Thomas Vernon
First Line:
But yonder far lo yonder does appear
Page No:
p.27
Poem Title:
Perimele turn'd into an Island.
Attribution:
by the same Hand [i.e., Vernon] [contents page]
Attributed To:
Thomas Vernon
First Line:
Thus Achelous ends his audience hear
Page No:
pp.28-33
Poem Title:
The Story of Baucis and Philemon.
Attribution:
by Mr. Dryden
Attributed To:
John Dryden
First Line:
He ceased in his relation to proceed
Page No:
pp.33-34
Poem Title:
The Changes of Proteus.
Attribution:
Continu'd by Mr. Vernon
Attributed To:
Thomas Vernon
First Line:
In various shapes thus to deceive the eyes
Page No:
pp.34-36
Poem Title:
The Story of Erisichthon.
Attribution:
by the same Hand [i.e., Vernon] [contents page]
Attributed To:
Thomas Vernon
First Line:
Where frozen Scythia's utmost bound is placed
Page No:
pp.36-39
Poem Title:
The Description of Famine.
Attribution:
by the same Hand [i.e., Vernon] [contents page]
Attributed To:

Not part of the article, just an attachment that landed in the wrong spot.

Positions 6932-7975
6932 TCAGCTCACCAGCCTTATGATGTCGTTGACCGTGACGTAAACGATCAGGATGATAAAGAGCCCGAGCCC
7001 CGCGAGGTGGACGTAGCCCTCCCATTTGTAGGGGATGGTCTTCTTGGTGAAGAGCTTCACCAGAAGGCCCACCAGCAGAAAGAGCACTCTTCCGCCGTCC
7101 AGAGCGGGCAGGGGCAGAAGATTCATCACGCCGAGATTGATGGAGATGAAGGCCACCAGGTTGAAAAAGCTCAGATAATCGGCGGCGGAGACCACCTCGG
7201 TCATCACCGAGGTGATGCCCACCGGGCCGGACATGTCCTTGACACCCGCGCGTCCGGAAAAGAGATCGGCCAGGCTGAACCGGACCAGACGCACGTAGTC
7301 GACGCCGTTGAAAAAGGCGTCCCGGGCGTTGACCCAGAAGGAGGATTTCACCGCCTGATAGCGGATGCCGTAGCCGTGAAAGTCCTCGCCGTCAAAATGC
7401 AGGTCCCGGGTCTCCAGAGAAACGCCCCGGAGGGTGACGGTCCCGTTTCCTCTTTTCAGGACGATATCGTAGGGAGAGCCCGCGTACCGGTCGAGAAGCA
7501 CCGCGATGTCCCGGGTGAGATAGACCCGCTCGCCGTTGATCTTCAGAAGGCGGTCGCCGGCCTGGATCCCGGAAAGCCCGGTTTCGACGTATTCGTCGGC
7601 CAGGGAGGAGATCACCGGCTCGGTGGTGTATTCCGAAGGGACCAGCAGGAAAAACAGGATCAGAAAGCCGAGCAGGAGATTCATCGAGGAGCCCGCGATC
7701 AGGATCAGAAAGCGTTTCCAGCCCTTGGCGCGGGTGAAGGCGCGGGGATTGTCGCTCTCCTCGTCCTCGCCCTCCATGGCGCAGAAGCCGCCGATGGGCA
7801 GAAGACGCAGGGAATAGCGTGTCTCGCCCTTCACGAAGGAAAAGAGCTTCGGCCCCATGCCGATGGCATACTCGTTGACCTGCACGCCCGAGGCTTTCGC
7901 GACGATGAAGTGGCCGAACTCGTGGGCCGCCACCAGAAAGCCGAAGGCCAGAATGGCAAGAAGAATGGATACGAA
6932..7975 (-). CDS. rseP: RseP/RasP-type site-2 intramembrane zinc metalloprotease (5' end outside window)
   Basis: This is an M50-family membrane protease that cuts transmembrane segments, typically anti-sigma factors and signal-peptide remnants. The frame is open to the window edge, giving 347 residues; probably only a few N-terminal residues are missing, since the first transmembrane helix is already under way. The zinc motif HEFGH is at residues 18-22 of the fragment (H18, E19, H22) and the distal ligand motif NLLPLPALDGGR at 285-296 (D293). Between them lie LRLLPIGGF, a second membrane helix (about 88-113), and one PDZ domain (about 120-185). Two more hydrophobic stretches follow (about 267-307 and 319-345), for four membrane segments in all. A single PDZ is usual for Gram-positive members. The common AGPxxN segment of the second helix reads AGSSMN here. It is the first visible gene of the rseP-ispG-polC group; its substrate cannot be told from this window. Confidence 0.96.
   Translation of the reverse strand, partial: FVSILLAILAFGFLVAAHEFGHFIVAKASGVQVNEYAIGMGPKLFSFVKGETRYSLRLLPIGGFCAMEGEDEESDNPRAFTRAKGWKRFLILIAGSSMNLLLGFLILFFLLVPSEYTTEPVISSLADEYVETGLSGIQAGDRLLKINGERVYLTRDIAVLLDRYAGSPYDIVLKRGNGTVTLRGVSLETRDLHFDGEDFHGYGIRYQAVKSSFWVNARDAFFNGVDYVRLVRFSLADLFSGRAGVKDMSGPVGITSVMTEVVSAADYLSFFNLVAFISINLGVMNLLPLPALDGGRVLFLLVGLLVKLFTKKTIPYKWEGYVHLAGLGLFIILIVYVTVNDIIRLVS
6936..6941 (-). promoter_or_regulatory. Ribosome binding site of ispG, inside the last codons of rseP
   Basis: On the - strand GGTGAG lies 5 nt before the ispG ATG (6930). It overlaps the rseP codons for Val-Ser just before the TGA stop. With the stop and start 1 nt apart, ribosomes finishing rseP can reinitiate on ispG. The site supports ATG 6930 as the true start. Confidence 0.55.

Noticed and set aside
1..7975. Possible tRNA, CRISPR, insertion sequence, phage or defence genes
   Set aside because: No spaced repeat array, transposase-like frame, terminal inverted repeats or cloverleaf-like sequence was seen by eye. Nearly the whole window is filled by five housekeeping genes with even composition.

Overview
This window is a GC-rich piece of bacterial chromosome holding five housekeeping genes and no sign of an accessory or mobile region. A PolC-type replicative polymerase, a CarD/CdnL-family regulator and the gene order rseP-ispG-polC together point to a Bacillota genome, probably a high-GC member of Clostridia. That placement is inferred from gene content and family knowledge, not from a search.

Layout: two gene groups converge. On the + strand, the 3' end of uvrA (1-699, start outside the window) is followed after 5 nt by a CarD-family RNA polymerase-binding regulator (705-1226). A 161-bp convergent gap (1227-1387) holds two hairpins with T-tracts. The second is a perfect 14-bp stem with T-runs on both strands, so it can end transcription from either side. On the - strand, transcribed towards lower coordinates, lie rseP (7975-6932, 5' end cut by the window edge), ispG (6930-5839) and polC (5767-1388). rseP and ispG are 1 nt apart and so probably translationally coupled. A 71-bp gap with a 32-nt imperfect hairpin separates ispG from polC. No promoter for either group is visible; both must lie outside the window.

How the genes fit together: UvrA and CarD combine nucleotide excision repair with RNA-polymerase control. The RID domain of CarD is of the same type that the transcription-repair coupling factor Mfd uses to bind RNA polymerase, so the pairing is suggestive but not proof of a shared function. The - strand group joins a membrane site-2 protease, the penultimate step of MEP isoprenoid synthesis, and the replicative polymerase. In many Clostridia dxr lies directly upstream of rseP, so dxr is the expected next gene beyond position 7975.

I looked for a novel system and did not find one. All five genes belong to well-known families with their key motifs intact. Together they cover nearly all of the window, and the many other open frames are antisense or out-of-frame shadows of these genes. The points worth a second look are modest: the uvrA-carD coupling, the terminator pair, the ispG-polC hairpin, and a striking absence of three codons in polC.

Thomas Vernon
First Line:
Now riches hoarded by paternal care
Page No:
pp.39-41
Poem Title:
The Transformations of Erisichthon's Daughter.
Attribution:
by the same Hand [i.e., Vernon] [contents page]
Attributed To:
Thomas Vernon
First Line:
Theseus requests the god to tell his woes
Page No:
pp.43-47
Poem Title:
Ovid's Metamorphoses. Book IX... The Story of Achelous and Hercules.
Attribution:
By Mr. Gay
Attributed To:
John Gay
First Line:
This virgin too thy love o Nessus found
Page No:
pp.47-48
Poem Title:
The Death of Nessus the Centaur.
Attribution:
by the same Hand [i.e., Gay] [contents page]
Attributed To:
John Gay
First Line:
Now a long interval of time succeeds
Page No:
pp.48-51
Poem Title:
The Death of Hercules.
Attribution:
by the same Hand [i.e., Gay] [contents page]
Attributed To:
John Gay
First Line:
The hero said and with the torture stung
Page No:
pp.51-52
Poem Title:
The Transformation of Lychas into a Rock.
Attribution:
by the same Hand [i.e., Gay] [contents page]
Attributed To:
John Gay
First Line:
But now the hero of immortal birth
Page No:
pp.52-53
Poem Title:
The Apotheosis of Hercules.
Attribution:
by the same Hand [i.e., Gay] [contents page]
Attributed To:
John Gay
First Line:
Atlas perceived the load of heaven's new guest
Page No: